Although it appears to the naked eye that Bob Dylan’s The Basement Tapes Complete: The Bootleg Series Vol. 11 contains 138 recordings, it turns out that the sixth disc contains a hidden track with two more songs on it.
Although only 21 tracks are listed for disc six, there are in fact 22.
And track 22 — two minutes and 26 seconds in length — includes part of a raucous rock ‘n’ roll version of “900 Miles From My Home,” the folk song that appears on disc 5, and an alternate take of “Confidential,” the 1956 Sonny Knight hit that Dylan also covers on disc five.
And then you hear Dylan fooling around: “All right ladies and gentleman, thank you thank you. That was Floyd and Lloyd. Right now we have Pete and Sneat. Sneak one in on Pete.”
(Thanks to Pete Read for that last line: “Sneak one in on Pete.”)
Here is Sonny Knights’ version of “Confidential”:
Woody Guthrie’s “900 Miles” with vocal:
Woody Guthrie’s instrumental version of “900 Miles”:
[I just published my rock ‘n’ roll novel, True Love Scars.” Rolling Stone has a great review of my book in a recent issue. Read it here. There’s info about True Love Scars here.]
These photos of Woody Guthrie are part of a new three CD set, My Name Is New York; Ramblin’ Around Woody Guthrie’s Town.
Both Bob Dylan and Bruce Springsteen are just two of the many, many musicians influenced by Woody Guthrie.
The press materials for the set describe it like this:
‘My Name Is New York; Ramblin’ Around Woody Guthrie’s Town’ is a three-disc collection that offers an intimate portrait of Woody’s NYC life through storytelling and music. Produced by Steve Rosenthal, Michael Kleff and Woody’s daughter Nora Guthrie, ‘My Name is New York’ presents two discs of an audio tour and stories that contextualize Woody’s New York with new interviews, song snippets and a history narrated by Nora, plus a third disc of music, including some never before heard demos and previously unpublished songs from the Archives. THere is also a book which can be purchased with the CDs or separately.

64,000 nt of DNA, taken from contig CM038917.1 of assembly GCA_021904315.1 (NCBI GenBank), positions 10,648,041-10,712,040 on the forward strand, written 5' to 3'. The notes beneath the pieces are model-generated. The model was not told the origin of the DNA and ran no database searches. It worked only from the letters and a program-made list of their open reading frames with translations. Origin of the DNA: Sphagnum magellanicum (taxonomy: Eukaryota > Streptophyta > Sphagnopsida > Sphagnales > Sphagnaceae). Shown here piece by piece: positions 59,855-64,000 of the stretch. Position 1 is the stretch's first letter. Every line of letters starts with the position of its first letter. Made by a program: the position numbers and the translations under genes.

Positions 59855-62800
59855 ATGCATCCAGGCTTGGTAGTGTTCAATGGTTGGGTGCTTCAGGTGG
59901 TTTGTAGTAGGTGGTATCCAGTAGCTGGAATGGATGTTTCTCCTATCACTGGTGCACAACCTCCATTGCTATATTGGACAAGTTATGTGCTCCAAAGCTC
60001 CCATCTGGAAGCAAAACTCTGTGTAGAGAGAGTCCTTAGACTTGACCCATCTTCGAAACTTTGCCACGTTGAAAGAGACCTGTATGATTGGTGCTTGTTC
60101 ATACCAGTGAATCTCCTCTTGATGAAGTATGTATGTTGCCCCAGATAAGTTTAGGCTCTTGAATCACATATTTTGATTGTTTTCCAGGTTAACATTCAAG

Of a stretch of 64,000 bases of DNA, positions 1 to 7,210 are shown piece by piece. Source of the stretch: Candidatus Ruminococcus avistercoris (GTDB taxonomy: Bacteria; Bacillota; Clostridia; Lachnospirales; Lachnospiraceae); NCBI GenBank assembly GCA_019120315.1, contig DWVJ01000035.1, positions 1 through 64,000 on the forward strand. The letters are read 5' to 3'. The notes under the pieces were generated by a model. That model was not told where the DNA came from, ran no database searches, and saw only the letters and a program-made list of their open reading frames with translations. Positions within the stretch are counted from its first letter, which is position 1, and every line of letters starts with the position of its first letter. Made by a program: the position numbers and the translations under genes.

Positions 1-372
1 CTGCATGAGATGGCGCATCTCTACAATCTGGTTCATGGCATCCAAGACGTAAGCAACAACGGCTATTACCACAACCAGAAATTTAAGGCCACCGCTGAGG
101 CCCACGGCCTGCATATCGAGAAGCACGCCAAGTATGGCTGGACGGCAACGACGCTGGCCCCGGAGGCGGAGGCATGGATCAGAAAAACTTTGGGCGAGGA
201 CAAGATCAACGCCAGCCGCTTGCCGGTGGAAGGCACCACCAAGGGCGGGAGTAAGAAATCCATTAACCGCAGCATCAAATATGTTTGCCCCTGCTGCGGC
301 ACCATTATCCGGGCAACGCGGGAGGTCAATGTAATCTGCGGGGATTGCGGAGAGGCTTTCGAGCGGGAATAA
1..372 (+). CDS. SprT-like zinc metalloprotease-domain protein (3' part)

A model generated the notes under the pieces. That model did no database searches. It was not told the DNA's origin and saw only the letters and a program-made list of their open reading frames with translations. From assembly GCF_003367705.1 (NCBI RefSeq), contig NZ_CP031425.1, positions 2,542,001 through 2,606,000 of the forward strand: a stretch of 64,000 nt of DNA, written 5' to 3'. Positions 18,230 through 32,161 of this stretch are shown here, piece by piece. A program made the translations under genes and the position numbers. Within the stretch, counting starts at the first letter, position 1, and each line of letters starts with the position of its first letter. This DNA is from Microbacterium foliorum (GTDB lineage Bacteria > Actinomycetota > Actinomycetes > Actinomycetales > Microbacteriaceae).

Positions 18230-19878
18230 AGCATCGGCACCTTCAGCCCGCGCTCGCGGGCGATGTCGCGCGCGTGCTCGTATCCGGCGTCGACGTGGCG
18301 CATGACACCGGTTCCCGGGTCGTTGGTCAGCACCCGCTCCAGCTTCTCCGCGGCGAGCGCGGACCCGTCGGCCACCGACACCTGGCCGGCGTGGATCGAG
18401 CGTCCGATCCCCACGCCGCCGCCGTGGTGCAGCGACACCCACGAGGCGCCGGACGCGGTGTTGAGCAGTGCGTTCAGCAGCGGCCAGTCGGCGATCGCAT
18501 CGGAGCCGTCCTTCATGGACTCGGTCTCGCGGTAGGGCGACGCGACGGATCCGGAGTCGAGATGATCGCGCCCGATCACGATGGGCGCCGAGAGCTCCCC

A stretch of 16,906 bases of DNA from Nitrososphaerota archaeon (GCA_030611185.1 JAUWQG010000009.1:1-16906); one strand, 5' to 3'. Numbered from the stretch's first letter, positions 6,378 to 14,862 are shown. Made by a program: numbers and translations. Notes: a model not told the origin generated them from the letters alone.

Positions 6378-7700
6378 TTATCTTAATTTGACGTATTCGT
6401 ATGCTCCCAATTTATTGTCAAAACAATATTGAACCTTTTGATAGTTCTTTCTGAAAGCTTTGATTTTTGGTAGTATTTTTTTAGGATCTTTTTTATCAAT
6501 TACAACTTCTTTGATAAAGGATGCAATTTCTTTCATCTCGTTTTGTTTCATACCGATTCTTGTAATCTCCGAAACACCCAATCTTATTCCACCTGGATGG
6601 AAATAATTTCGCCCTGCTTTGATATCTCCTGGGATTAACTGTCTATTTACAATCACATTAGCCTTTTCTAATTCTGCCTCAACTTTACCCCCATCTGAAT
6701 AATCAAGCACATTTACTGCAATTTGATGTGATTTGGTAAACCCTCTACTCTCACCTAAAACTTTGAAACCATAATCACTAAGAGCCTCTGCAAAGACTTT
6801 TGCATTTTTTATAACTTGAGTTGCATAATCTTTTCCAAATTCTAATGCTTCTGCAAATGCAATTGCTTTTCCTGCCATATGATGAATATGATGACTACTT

These photos of Woody are obviously very cool. Below them is a new video made by the New York Times about Woody’s years in New York. It includes Woody singing songs he wrote while in New York.
Woody Guthrie, “New York Town”:
Woody Guthrie, “Tom Joad”:
Billy Bragg and Wilco, “Go Down To The Water”:
Ry Cooder, “Vigilante Man”:
“My Name Is New York” promo:
Woody Guthrie, “Jesus Christ”:
Bob Dylan and The Band, “I Ain’t Got No Home,” Carnegie Hall, 1968:
Bob Dylan and The Band, “Grand Coulee Dam,” Carnegie Hall, 1968:
New York Times video about Woody Guthrie in New York:
Here’s info on the CD set and book from the Woody Guthrie website:
The CD set:
3-CD guide to 19 locations in New York City where Woody Guthrie lived and wrote.
It’s the story of Woody’s 27 years living here in the city, and we visit 19 historic locations – in this 3-CD set – where Woody lived and worked. Now, for the first time, you’ll actually be able to hear these stories told by those who knew him best, in many different ways and through various encounters and circumstances; music partners Pete Seeger, Ramblin’ Jack Elliott, Sonny Terry, and Bess Lomax Hawes, Woody’s first wife Mary Guthrie, Woody’s merchant marine buddy Jimmy Longhi, Bob Dylan, Woody’s second wife Marjorie Guthrie, Arlo Guthrie, Nora Guthrie and many others share their memories with you first-hand.
3-CD Track Listing:
Disc 1: February 16, 1940 — November 1942
1. 59th Street at 5th Avenue, Manhattan
2. 101 West 43rd Street, Manhattan
3. 57 East 4th Street, Manhattan
4. 31 East 21st Street, Manhattan
5. 5 West 101st Street, Manhattan
6. 70 East 12th Street, Manhattan
7. 130 West 10th Street, Manhattan
8. 430 6th Avenue, Manhattan
9. 148 West 14th Street, Manhattan
10. 647 Hudson Street, Manhattan
Disc 2: December, 1942 — October 3, 1967
1. 74 Charles Street, Manhattan
2. 3815 Atlantic Avenue, Brooklyn